Daniel Frederick Rambaut

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Dr. Daniel Frederick Rambaut (6 August 1865 – 30 November 1937)[1] was an Irish psychiatrist, one of the pioneers of modern psychiatry, and an Irish rugby international.[2]

Life[edit]

Rambaut was born in County Waterford, Ireland, the fifth son of Rev. Edmund Francis Rambaut, vicar of Christ Church, Blackrock, County Dublin and Madeline Marland. He was educated at Rathmines School, Dublin, The Royal School, Armagh and Trinity College, Dublin, where he obtained first place in his final medical examination.

He played rugby (kept secret from his parents, who were concerned that sport might interfere with his studies) for Monkstown and Dublin University and as an international, representing Ireland in 1887 and 1888.[3] He was also a hurdler and a cricketer. He was the hero of the Lansdowne Road crowd in February 1887, when Ireland beat England at rugby for the first time. He converted two tries, both of which he was instrumental in obtaining, which constituted the only scores of the match.[4]

In order to study the pathology of the nervous system he then studied at Wakefield Mental Hospital and at Vienna University. On his return to Ireland he became assistant medical officer and pathologist at the Richmond District Lunatic Asylum, Grangegorman, Dublin.[2]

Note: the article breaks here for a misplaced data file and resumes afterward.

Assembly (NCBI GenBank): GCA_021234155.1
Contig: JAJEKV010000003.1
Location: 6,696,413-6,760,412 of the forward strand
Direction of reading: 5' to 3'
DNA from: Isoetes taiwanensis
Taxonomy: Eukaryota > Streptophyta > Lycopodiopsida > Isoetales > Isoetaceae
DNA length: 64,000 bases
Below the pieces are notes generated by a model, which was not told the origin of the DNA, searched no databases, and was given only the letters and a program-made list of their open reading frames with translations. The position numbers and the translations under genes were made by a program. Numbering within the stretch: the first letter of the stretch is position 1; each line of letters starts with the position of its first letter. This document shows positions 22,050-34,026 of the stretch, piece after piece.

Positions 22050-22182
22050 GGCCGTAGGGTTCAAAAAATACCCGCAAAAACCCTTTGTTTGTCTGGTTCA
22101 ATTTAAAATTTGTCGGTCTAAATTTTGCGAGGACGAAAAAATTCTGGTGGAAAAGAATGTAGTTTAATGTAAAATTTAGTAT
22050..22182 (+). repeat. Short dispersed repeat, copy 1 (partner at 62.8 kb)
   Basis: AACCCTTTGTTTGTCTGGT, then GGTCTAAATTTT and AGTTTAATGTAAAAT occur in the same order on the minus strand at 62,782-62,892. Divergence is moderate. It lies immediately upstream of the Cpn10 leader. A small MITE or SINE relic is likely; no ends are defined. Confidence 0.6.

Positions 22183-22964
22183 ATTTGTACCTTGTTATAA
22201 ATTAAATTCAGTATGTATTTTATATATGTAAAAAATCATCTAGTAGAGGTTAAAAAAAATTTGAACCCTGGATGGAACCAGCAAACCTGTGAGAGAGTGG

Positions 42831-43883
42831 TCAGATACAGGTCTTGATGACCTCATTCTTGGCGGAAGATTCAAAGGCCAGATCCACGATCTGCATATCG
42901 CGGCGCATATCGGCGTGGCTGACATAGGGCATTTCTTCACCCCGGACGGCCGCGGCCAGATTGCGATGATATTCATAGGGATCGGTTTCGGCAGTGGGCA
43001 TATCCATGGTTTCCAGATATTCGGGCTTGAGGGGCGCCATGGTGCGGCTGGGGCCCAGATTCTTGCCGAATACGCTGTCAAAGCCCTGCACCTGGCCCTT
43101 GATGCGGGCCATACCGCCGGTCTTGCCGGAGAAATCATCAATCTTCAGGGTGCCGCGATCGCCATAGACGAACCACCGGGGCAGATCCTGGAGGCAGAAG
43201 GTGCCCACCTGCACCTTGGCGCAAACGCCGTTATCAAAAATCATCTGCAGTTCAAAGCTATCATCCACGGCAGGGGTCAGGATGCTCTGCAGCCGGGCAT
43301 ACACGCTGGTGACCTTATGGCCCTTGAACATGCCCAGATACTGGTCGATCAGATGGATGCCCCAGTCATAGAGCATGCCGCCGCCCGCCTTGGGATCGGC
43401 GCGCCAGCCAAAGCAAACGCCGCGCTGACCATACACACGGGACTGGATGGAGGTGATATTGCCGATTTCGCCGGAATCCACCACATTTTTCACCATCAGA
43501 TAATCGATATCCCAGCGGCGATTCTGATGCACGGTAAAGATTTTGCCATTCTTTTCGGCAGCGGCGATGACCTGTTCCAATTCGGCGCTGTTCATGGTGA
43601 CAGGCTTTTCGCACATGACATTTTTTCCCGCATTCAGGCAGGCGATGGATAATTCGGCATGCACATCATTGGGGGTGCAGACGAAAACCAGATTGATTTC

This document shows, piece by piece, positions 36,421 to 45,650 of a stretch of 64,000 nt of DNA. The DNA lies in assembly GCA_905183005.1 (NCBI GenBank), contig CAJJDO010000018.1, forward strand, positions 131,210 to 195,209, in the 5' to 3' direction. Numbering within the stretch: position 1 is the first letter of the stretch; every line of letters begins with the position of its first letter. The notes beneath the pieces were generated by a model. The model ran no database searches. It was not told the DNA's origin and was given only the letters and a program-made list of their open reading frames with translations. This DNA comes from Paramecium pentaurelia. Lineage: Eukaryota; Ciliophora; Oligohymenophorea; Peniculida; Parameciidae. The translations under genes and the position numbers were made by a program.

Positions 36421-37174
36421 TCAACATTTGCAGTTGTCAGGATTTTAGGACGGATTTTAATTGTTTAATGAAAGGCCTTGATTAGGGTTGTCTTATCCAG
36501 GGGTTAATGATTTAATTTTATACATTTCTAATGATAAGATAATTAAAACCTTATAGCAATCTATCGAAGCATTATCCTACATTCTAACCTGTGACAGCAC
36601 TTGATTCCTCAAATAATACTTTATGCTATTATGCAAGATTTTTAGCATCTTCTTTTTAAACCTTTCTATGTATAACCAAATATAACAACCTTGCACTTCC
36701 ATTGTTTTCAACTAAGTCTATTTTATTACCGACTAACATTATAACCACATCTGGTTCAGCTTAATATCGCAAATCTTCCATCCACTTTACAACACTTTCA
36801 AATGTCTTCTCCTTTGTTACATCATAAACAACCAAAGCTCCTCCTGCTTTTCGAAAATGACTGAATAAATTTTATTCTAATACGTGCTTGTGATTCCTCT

In 1913 he was appointed Medical Superintendent of St Andrew's Hospital, Northampton, then the largest private mental hospital in England, where he remained until his death in 1937.[2] He was also President of the Royal Medico-psychological Association in 1934, which later became the Royal College of Psychiatrists.

He married Esther Graham Ling in 1909. He was a brother of the astronomer Arthur Alcock Rambaut.

References[edit]

  1. ^ Daniel Rambaut rugby player profile scrum.com
  2. ^ a b c Obituary, Journal of Mental Science, January 1938
  3. ^ Edmund van Esbeck: The Story of Irish Rugby. London, Stanley Paul, 1986 ISBN 0-09-166270-2
  4. ^ Letters (24 February 1926), "1887 Rugby game against England", The Irish Times, p. 11